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K. Lim, V. Poukens, J.L. Demer; Fascicular Specialization in the Human Medial Rectus (MR) Muscle: Evidence for Functional Independence of Global (GL) and Orbital Layers (OL) . Invest. Ophthalmol. Vis. Sci. 2006;47(13):5066.
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© ARVO (1962-2015); The Authors (2016-present)
Connective tissue pulleys form functional mechanical origins of extraocular muscles, and receive insertions from an unknown number of muscle fibers. We investigated insertions and anatomic relationships of naturally–occurring fiber fascicles within the human MR to clarify their interactions and relationship to the pulley.
A 17 mos old human orbit was fixed and removed with the orbital bones intact, serially sectioned en bloc in the coronal plane at 10 µm intervals, and stained with Masson trichrome and van Gieson’s elastin stains. Serial sections of the MR were digitally photographed for color segmentation of muscle and collagen content using Adobe Photoshop and Image J. We computed average collagen fraction in 6 regions in OL and 3 in GL. In mid–orbit, we selected 8 representative fascicles likely to be in OL and 6 likely to be in GL, also sampling the OL–GL border. Fascicles were traced anteriorly to their insertions. Collagen content and muscle fiber number of one OL fascicle were analyzed along its length. In one OL fascicle, every fiber was traced to its termination.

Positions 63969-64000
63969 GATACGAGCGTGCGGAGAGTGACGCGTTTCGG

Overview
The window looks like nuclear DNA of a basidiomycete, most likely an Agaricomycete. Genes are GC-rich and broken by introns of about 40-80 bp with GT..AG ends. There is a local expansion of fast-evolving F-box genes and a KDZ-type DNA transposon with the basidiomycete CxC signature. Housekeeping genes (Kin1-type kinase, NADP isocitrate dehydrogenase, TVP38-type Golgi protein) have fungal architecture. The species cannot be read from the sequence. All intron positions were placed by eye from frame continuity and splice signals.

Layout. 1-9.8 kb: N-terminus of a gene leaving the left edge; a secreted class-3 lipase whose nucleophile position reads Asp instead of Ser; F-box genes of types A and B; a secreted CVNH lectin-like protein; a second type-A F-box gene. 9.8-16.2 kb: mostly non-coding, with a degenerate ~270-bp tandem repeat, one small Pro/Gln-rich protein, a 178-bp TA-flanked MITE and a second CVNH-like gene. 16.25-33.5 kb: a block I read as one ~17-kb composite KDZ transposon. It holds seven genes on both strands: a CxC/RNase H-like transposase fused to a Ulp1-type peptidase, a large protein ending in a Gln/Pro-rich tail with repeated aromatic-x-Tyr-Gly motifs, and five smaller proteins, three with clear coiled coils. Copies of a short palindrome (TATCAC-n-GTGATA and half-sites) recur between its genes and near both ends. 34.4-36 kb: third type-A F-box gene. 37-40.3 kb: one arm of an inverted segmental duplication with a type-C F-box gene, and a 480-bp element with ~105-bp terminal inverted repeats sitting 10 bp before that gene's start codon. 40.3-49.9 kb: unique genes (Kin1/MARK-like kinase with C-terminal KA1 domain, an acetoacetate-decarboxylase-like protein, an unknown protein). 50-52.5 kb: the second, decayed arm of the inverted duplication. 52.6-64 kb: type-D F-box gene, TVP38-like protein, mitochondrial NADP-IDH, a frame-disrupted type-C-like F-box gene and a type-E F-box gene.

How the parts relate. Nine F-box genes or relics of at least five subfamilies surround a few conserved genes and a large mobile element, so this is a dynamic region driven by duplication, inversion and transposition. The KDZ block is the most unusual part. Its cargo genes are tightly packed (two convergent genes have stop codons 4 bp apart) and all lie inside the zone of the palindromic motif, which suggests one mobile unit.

Fascicles in OL remained distinct from each other and from the GL throughout the muscle length examined; GL fascicles remained less distinct but did not join OL fascicles. Serial tracing showed that 7 of 8 fascicles initially classified as OL inserted into the pulley via short tendons distributed over a wide anteroposterior extent, the exception being a global surface fascicle that inserted on sclera. Of 6 fascicles initially classified as GL, 5 bypassed the pulley without insertion, and one located at the OL–GL border inserted on the pulley. In an OL fascicle, collagen fraction increased from 4 to 100% and muscle fibers decreased from 166 to zero as traced anteriorly. Collagen content in OL increased from 29±5 (SD)% in mid orbit to 65±9% in anterior orbit, but slightly decreased from 26±6% to 23±1% in GL. Tracing of every fiber in an OL fascicle demonstrated terminations on pulley tendons without myomyous junctions by 30/32 fibers, while 2 fiber terminations could not be determined.
Fibers in the human MR OL lack myomyous or GL junctions, but nearly all insert into the pulley via a broad distribution of short tendons and dense intercalated collagen. Fibers in the GL generally do not insert in pulley tissues, and are associated with less collagen. These features support the distinct role of the OL in anteroposterior positioning of connective tissues proposed in the active pulley hypothesis, as well as substantial mechanical independence of the OL and GL.
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